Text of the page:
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One Word, Two Genders

Categorization and Agreement in Dutch Double Gender Nouns


Chiara Semplicini

Dutch is a peculiar language in that certain nouns have more than one gender. This first academic study of double gender nouns (DGNs) in the Dutch language investigates this anomaly. First assigned a lexicological classification, the DGNs are then analysed contextually by means of a corpus study. DGNs are shown to be part of a generalized restructuring of Dutch gender as a whole. No longer a fringe phenomenon in the Dutch gender system, this study shows them to be catalysts in the transition towards a (more) semantic system, a process that is much more advanced than commonly assumed.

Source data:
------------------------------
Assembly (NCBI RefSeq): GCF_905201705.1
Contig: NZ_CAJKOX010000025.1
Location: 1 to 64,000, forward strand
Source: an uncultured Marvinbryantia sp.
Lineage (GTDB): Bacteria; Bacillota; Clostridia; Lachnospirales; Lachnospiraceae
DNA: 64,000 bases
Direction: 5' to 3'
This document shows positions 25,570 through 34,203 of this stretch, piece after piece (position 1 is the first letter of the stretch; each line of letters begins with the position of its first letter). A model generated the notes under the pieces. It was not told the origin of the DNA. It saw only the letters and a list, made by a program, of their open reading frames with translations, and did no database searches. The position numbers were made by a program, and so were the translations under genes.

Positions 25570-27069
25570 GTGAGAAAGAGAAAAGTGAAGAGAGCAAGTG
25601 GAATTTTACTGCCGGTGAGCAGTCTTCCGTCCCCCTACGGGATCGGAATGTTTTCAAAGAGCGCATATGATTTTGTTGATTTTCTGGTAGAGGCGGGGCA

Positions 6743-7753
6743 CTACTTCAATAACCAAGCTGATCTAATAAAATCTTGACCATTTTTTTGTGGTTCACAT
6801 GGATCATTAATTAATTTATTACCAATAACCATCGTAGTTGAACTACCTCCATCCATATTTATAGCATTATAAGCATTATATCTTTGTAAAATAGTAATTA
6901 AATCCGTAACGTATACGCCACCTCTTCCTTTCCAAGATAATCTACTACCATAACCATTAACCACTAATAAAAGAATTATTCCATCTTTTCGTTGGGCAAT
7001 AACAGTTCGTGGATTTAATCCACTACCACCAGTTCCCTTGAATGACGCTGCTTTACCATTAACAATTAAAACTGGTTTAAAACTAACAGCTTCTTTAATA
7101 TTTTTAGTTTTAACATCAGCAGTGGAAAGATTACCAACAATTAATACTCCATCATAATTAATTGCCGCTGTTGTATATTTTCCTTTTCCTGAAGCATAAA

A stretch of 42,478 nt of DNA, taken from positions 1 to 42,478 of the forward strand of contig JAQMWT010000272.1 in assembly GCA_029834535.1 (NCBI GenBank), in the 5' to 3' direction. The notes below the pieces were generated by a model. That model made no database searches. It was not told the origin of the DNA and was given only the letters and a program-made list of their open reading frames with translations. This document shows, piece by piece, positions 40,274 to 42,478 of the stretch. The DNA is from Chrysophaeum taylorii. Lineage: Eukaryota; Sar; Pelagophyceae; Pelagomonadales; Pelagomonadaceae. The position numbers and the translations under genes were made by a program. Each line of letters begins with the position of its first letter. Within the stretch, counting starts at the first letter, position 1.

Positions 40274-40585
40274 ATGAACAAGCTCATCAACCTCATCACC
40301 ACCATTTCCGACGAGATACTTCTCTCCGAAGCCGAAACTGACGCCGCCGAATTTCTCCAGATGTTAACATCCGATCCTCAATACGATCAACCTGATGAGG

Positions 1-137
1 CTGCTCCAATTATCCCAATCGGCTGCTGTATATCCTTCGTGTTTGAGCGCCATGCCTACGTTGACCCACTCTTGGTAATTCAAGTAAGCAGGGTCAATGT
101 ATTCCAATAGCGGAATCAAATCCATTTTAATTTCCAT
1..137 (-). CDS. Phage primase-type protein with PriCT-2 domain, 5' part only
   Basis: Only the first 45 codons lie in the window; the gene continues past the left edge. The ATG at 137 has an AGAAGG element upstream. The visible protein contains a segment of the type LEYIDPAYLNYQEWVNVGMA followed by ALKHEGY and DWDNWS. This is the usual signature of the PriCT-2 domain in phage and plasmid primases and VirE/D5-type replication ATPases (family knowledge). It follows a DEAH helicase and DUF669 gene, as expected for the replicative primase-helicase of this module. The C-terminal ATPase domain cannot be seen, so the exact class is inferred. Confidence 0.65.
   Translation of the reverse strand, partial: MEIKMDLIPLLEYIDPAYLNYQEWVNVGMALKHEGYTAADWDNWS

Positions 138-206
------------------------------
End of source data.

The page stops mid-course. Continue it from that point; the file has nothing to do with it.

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Chapter 1: Gender between Nominal Classification and Agreement


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Gender between Nominal Classification and Agreement

1.1 Introducing gender: Some basic terminology and questions to be answered

Since Hockett’s famous definition, gender has been described as a classificatory property of nouns ‘reflected in the behaviour of associated words’ (1958: 231). This definition captures the multifaceted nature of the category: on the one hand, as a class-feature, gender is a fixed property of nouns, stored in the lexicon and assigned by means of language-specific rules, i.e. assignment rules (Corbett 1991); on the other hand, it is a morphosyntactic property, similar to case and number, which ensures discourse coherence through agreement.

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